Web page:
And, 'I was privileged to pilot space shuttle Discovery as it deployed Hubble. After all this time, new Hubble images still inspire awe and are a testament to the extraordinary work of the many people behind the world's most famous observatory." [NASA: 'NASA's Hubble Celebrates 21st Anniversary with 'Rose' of Galaxies.'
The image of UGC 1810 and UGC 1813 - together called Arp 273 -- show a large spiral galaxy -- the first galaxy, UGC 1810 -- with a disk that is distorted in the shape of a 'rose' because of the gravitational pull of the small companion galaxy -- the second one, UGC 1813.
Blue points that look like jewels are found dancing across the top of the image. These jewels are really a bunch of bright, hot, young blue stars that are sending out enormous amounts of ultraviolet light.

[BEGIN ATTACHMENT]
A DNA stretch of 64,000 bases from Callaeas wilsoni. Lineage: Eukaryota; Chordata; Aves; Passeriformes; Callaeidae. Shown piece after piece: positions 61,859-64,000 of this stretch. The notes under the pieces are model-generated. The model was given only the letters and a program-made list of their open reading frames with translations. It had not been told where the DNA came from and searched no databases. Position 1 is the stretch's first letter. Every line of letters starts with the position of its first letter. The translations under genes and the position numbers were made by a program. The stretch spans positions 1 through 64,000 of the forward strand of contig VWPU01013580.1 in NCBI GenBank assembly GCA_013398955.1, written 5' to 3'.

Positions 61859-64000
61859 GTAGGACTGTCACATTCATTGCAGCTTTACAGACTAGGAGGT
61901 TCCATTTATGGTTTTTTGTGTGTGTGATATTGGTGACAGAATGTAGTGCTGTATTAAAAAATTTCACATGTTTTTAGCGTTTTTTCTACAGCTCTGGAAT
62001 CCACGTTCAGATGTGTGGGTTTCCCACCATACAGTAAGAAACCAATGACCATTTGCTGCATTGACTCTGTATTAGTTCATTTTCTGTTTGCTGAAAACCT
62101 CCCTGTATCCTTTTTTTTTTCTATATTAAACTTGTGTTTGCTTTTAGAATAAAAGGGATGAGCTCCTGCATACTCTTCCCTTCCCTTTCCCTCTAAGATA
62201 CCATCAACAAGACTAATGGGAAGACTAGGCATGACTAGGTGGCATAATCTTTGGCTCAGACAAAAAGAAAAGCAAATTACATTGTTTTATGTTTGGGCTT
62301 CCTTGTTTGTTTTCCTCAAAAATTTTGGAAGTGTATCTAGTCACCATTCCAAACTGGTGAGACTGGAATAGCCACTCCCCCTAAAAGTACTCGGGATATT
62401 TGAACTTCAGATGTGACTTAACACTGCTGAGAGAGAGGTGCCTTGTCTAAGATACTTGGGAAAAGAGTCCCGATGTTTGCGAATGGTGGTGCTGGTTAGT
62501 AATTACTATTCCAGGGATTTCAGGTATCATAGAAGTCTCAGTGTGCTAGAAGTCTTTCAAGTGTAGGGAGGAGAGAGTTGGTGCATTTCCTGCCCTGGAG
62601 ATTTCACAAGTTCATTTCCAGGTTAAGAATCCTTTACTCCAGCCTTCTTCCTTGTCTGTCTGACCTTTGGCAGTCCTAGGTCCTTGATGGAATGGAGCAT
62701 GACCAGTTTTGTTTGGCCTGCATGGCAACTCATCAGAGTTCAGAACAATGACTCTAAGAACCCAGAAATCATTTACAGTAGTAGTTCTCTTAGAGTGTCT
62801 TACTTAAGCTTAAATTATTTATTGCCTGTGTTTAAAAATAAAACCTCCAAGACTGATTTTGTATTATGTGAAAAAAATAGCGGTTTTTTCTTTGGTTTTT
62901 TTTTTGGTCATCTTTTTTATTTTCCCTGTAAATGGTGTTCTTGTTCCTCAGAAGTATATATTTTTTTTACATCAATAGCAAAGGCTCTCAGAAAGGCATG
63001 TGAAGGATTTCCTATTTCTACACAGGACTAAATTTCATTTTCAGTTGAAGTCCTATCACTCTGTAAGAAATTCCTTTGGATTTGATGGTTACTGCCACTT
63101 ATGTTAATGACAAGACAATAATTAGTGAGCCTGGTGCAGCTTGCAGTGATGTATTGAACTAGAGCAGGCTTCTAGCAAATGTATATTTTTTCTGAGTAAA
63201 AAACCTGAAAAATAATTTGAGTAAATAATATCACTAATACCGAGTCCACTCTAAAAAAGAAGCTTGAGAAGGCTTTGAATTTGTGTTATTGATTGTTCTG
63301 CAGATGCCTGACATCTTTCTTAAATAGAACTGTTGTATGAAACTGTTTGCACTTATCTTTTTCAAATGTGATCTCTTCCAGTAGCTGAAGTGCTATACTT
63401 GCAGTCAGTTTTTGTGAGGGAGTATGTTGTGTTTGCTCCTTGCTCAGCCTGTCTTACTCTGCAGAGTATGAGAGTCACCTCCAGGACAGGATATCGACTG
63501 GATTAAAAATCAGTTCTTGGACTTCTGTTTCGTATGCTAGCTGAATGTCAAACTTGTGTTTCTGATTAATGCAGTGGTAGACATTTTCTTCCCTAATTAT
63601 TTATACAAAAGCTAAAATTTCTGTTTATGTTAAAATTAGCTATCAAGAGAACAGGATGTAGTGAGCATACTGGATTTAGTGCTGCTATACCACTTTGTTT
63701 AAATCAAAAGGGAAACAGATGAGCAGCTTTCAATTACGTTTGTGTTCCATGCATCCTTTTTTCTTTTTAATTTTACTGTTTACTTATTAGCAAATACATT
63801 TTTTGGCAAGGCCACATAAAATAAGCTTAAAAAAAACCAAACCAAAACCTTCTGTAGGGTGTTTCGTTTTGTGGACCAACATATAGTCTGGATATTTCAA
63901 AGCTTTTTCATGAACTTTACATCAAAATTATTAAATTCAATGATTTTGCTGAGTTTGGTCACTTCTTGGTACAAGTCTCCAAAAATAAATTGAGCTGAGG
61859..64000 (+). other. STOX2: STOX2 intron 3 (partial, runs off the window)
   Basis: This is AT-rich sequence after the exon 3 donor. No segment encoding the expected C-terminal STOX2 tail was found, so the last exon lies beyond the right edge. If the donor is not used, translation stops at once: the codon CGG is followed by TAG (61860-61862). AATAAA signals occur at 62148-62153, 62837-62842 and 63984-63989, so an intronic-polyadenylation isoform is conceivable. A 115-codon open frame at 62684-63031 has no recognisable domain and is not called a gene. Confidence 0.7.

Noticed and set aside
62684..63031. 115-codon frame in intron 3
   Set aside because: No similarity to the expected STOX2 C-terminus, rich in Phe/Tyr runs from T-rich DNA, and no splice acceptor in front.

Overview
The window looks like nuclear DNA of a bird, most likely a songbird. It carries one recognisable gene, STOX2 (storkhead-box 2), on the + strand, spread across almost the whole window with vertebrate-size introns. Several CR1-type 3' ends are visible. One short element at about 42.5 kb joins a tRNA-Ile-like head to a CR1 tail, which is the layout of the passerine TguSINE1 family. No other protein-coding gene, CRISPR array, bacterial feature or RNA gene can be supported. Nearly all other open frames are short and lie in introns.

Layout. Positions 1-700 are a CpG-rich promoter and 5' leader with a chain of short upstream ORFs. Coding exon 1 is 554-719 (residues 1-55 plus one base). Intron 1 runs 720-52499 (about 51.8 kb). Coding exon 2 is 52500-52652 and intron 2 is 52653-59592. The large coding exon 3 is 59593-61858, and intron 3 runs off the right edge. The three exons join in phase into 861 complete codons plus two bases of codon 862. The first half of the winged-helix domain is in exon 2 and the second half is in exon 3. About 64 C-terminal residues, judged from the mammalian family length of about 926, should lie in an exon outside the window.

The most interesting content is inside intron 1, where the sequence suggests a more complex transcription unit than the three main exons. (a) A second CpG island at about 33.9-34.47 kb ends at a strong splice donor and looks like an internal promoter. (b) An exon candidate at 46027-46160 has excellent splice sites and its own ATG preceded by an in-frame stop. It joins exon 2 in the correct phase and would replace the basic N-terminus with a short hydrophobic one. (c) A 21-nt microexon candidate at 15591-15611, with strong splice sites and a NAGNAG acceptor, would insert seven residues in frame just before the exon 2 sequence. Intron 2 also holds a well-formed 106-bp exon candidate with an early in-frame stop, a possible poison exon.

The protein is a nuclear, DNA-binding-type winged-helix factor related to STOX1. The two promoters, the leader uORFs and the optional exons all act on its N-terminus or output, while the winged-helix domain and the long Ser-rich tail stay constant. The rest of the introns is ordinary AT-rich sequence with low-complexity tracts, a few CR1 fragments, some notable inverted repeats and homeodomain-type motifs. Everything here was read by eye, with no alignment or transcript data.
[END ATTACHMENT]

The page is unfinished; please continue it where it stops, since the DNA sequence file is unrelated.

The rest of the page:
As a perspective, Arp 273 is considered to be within the constellation Andromeda, and is located about 300 million light-years from our Solar System, well within the reach of Hubble to catch a peek at the two galaxies interacting.
The larger galaxy, UGC 1810 is about five times as massive as its smaller companion UGC 1813.
Page two shows where to see the image of the two physically interacting galaxies UGC 1810 and UGC 1813.